The Ice Hotel Experience
Jukkasjarvi Travel Blog› entry 1 of 1 › view all entries
January 5th, 2006 – by: TradewindsHD
The Ice Hotel is cool! Actually itâ€™s not too bad, as inside on a warm day it sustains a temperature of about -5 C. When its -30 C outside, the inside temperature is only -7 C and it feels warm.
First, about the whole travel experience: There is something really exciting about going so far north. The airport you fly into is Kiruna, Sweden. Itâ€™s not much more than an ice and snow-covered runway with a hangar and cafeteria in the middle. On the flight up, the transition from balmy Stockholm to extreme cold Jukkasjarvi was cumbersome at best.
We were traveling with the proper clothes and winter gear to handle the cold, and changing into it in our coach seats was challenging, especially for the 2 year old we had in tow.
Upon arrival in Kiruna, all the passengers deplane into the snow right on the tarmac, or in this case snow-pac. After a short wait for a prearranged bus ride, weâ€™re on our way to the hotel.
The hotel offers transfer packages from the airport to the hotel in a very authentic dog sled. We decided to forgo the sled ride, as we weâ€™re traveling with a toddler, and the trip takes approximately one hour behind running dogs in the frigid temperatures.
When you arrive at the Ice Hotel, a friendly staff that can speak pretty much any language with which theyâ€™re confronted greets you. I heard everything from Mandarin, Japanese, and Vietnamese to Spanish, French, English and Czech.
The one thing I did not like too much was this: You donâ€™t have a private room to retreat to if you want to take a nap or just unwind. An Ice Hotel stay isnâ€™t meant to be a pampering experience, itâ€™s more like an expedition to the North Pole with some nice extras.
The staff shows you to a warm co-ed changing room with very large lockers to keep all your luggage. This locker room of sorts is your home base. Itâ€™s the place where you do all the fiddling around with your luggage; get your sleeping bags, or get any extra full suit winter outerwear you may need.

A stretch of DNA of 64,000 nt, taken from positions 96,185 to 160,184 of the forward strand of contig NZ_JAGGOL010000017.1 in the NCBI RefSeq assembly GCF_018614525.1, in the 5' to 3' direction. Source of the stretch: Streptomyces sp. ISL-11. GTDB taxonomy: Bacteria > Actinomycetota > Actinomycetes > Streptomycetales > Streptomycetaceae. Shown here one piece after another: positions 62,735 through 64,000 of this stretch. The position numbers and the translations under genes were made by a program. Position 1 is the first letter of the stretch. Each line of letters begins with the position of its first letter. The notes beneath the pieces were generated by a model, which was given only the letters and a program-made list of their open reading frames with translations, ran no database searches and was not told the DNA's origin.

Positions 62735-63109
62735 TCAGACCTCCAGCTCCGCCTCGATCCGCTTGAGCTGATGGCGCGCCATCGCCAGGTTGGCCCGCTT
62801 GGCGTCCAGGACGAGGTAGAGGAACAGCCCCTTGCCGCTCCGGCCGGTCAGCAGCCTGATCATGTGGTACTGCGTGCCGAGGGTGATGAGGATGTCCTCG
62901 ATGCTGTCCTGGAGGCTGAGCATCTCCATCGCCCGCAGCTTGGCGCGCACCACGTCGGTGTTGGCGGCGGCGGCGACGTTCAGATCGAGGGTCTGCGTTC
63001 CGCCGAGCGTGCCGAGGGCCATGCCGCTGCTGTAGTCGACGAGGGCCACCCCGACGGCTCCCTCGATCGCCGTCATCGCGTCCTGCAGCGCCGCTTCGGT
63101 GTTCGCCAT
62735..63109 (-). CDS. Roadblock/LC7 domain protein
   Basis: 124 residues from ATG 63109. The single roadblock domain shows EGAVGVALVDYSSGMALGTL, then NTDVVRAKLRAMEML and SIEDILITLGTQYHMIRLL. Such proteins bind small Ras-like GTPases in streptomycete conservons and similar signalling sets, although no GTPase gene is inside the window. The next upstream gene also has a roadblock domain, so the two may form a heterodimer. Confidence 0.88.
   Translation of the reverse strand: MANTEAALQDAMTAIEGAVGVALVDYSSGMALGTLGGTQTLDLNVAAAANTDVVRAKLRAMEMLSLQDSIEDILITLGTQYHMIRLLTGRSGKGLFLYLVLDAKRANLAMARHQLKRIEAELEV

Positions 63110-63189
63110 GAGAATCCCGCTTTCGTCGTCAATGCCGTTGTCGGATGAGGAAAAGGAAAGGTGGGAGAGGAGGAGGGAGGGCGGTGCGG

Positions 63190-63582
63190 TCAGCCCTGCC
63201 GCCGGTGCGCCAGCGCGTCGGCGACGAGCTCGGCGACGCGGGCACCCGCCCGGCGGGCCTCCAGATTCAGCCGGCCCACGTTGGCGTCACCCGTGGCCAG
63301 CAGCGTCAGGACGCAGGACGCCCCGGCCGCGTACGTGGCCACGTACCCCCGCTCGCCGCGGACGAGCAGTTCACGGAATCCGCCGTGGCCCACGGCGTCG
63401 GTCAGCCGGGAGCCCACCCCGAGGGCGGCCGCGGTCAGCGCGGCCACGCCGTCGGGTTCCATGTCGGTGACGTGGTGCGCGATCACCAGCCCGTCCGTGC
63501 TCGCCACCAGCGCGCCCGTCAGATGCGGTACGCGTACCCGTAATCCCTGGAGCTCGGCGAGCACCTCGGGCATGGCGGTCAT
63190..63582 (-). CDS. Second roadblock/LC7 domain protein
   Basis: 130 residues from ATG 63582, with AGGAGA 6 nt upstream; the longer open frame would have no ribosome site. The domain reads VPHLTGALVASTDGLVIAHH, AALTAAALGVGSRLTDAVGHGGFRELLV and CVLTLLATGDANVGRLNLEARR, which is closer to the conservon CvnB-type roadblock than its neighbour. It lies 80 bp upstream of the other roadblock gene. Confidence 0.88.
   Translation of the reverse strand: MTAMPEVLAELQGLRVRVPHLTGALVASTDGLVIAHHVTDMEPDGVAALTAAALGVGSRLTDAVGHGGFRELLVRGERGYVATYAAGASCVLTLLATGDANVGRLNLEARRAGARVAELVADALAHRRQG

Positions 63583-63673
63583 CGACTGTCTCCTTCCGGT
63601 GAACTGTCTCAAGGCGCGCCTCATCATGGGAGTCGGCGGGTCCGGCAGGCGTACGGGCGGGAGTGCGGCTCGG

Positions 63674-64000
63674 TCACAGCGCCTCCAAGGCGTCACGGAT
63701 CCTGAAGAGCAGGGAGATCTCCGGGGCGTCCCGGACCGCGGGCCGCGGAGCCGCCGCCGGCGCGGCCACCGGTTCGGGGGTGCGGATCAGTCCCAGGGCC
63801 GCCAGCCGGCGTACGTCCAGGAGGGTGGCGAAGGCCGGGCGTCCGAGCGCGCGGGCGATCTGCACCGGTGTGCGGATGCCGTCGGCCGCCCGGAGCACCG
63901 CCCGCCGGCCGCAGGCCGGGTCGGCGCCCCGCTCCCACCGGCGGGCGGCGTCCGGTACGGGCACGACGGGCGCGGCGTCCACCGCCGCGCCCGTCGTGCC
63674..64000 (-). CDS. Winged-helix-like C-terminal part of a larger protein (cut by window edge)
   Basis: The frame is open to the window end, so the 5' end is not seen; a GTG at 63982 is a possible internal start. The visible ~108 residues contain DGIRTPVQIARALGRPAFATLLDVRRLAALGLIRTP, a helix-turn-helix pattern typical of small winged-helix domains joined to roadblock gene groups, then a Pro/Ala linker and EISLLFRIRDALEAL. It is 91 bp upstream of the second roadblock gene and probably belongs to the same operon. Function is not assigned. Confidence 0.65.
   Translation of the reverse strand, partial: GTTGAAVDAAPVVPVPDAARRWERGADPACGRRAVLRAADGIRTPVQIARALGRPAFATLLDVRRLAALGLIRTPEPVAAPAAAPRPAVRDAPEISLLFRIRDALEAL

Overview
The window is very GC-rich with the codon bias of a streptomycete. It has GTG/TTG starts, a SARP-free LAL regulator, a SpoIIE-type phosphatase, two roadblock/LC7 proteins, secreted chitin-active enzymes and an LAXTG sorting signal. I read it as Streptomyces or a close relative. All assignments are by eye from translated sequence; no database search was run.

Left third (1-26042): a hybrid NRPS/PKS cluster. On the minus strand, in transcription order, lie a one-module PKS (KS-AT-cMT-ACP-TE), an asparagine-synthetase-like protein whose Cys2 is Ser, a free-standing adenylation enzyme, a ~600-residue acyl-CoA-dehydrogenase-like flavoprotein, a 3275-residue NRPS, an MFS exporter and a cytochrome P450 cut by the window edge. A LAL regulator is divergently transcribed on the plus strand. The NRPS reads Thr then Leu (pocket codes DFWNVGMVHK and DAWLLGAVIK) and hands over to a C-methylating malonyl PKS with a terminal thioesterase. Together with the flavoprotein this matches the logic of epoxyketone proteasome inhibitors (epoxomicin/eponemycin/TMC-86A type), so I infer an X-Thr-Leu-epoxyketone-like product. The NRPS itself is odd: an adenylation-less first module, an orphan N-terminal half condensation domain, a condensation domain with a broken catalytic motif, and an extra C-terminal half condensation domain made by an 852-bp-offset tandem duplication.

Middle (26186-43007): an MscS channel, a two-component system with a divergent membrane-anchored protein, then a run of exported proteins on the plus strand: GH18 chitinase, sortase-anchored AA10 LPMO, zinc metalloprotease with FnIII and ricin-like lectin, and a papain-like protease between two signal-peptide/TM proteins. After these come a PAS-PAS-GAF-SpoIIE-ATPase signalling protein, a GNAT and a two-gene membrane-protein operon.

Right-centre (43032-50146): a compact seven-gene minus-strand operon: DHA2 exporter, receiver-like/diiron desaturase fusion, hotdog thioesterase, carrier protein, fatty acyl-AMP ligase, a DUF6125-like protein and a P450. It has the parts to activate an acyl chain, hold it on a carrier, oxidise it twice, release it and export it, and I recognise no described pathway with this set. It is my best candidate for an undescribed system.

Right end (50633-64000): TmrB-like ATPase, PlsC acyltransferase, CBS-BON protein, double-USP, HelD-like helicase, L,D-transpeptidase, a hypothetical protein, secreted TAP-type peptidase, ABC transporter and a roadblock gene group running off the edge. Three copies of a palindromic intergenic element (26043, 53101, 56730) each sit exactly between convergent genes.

Hereâ€™s how it works. After checking in, you proceed to the locker room, choose to settle down for a while, or walk around and explore the Ice Hotel and surrounding town of Jukkasjarvi. If you want, this would be a great time to go to the sauna spa to heat up, grab some drinks, or have dinner at the hotelâ€™s 5-star restaurant.
You stay busy until the ice rooms are closed to the general public. Then, you grab a sub-arctic sleeping bag and liner from the equipment checkout side of the locker room and bring only what you will be sleeping in.
A crucial tip is that only whatâ€™s inside the sleeping bag stays warm. Anything outside ends up collecting a layer of frost and freezing, so you should keep the rest of your gear in the locker room, including boot liners.
Then itâ€™s snuggle-up and sleep time. The rooms have no doorsâ€”just curtains, but itâ€™s surprisingly warm. Your bed sits off the floor on ice blocks and consists of a board, a reindeer pelt with the fat still attached, and the bag you sleep in.
Youâ€™ll be awakened in the morning with a warm mug of lingonberry juice.
Although itâ€™s cold in the Ice Hotel, you can stay in some warm rooms, and I highly recommend staying there at least once for the sheer novelty of the experience.
Here are the details:
In Jukkajarvi and Kiruna, the people, the few local restaurants are all so hospitable, and you must spend time in the Absolut Ice Bar, where the glasses are hollowed-out blocks of ice.
You donâ€™t need a rental car just your feet and strong legs and the ability to withstand the cold.
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